A new panel was installed but one of the rooms had no power even
though the circuit breaker switch was "on." I was advised that this
may be a "partially-tripped" breaker and told to flip the switch off
and then back to "on." It worked! Power restored.
If the breaker switch was pointed to "on," why was the power off. And
what is a "partially-tripped" breaker? TIA.
Circuit breakers can trip two ways. First a human can flip
it all the way off. Second, excessive current can flip the
breaker part way off (still fully disconnected) so that you
know this tripped due to a safety issue.
To reset a breaker that has tripped due to an electrical
problem (not due to a human), one must first flip breaker all
the way to off, and then flip it all the way back to on.
A partially flipped breaker is a warning to the human who
resets it - "Houston, we had a problem".
Yes, that's how you reset a tripped breaker: switch it off, then on.
There is no such thing as a "partially-tripped" breaker. When a breaker trips,
it trips. Period.
Breakers have *three* positions, not two: on, tripped, and off. The tripped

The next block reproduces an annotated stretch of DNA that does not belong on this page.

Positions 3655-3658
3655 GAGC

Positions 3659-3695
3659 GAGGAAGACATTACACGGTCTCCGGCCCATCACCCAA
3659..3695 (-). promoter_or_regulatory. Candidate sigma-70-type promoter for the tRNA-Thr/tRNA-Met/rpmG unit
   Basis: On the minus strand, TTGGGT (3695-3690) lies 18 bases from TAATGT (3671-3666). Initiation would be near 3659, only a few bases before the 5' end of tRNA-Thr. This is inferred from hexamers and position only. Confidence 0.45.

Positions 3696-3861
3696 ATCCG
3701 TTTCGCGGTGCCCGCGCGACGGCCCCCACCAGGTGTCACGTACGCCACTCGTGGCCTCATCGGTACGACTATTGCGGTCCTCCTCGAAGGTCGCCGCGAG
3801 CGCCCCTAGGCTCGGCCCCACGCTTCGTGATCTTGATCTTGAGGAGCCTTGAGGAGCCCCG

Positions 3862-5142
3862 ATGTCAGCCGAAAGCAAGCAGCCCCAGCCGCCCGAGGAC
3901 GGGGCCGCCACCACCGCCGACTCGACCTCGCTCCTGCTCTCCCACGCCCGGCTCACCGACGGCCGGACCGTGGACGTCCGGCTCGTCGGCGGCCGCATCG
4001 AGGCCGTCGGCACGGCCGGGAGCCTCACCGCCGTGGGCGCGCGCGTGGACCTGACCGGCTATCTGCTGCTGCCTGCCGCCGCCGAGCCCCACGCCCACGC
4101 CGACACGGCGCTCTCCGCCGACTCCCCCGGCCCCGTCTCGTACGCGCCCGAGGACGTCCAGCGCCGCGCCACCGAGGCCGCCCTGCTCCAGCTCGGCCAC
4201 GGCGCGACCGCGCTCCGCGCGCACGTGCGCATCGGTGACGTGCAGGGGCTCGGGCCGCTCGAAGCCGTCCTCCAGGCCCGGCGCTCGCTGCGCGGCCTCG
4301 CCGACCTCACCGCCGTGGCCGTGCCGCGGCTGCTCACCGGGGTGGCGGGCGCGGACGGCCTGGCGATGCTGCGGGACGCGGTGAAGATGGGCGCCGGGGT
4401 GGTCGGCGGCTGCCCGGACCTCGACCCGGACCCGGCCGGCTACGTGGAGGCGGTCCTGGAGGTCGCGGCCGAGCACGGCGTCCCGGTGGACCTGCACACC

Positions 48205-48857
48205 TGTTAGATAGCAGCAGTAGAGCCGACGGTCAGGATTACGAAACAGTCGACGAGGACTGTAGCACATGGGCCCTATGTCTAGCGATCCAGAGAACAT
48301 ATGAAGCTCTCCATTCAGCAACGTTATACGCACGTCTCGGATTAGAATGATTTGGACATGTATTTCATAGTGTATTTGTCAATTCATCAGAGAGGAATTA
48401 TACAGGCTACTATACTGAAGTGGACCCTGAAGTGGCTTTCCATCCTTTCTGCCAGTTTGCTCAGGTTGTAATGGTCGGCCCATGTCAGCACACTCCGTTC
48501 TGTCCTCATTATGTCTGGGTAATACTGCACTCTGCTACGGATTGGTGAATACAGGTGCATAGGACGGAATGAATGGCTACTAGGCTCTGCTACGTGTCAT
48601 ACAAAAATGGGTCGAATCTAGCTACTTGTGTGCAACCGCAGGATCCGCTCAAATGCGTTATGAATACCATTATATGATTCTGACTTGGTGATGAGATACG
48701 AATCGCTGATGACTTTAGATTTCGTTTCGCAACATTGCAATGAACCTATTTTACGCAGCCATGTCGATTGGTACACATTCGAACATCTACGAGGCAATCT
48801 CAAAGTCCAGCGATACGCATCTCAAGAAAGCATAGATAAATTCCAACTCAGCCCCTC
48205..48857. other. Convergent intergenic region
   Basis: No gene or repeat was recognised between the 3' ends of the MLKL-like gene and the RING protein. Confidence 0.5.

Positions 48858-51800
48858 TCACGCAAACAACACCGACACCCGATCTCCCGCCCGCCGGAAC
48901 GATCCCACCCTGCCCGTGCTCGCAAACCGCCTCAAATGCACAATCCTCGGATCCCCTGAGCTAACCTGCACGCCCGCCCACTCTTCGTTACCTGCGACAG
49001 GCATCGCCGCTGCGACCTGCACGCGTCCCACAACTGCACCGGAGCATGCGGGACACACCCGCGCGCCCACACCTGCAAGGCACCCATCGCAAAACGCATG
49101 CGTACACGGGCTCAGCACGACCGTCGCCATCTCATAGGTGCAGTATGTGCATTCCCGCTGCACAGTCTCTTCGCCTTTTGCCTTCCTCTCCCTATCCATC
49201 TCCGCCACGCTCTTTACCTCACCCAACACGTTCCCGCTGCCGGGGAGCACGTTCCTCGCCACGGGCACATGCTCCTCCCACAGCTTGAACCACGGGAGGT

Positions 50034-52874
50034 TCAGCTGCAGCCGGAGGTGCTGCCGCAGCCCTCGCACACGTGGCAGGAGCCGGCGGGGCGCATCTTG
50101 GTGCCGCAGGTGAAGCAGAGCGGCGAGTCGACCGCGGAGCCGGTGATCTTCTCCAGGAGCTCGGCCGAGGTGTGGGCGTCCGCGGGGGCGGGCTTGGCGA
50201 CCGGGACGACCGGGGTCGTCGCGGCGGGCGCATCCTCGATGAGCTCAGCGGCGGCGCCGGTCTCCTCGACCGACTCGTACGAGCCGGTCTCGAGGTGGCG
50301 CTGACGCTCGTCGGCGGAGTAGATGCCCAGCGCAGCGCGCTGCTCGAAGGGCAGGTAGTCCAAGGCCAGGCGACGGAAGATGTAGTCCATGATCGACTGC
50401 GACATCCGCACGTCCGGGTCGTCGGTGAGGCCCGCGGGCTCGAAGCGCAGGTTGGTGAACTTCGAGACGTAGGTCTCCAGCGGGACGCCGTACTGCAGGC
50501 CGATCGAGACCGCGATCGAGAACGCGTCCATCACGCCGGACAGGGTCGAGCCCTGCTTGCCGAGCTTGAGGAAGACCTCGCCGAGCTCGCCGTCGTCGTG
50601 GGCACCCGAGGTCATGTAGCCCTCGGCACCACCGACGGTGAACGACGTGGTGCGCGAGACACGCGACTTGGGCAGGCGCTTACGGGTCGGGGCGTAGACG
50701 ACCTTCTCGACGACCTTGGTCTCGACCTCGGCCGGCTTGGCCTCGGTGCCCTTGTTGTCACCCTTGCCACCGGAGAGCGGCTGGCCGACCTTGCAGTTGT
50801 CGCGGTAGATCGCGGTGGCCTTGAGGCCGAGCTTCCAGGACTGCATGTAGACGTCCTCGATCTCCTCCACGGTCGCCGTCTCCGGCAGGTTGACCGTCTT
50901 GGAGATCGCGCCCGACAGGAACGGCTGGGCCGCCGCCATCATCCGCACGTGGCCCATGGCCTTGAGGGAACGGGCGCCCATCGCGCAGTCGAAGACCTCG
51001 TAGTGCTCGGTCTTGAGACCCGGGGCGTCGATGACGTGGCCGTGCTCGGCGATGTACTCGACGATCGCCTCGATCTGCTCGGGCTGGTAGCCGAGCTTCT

position is midway between on and off. Sometimes, when a breaker trips, the
handle doesn't move very far, and the handle is still near the on position,
making it appear at first glance that the breaker is still on. Sounds like
that's what happened to you.
Doug Miller (alphageek at milmac dot com)
Nobody ever left footprints in the sands of time by sitting on his butt.
And who wants to leave buttprints in the sands of time?
Doug Miller wrote:
firstname.lastname@example.org (Marie) wrote:
And if the breaker was truly in the 'on' position, you have a very
faulty breaker. Replace it. You can tell a tripped breaker by
comparing its position against the ones above/below. It should be
distinctly out of position.
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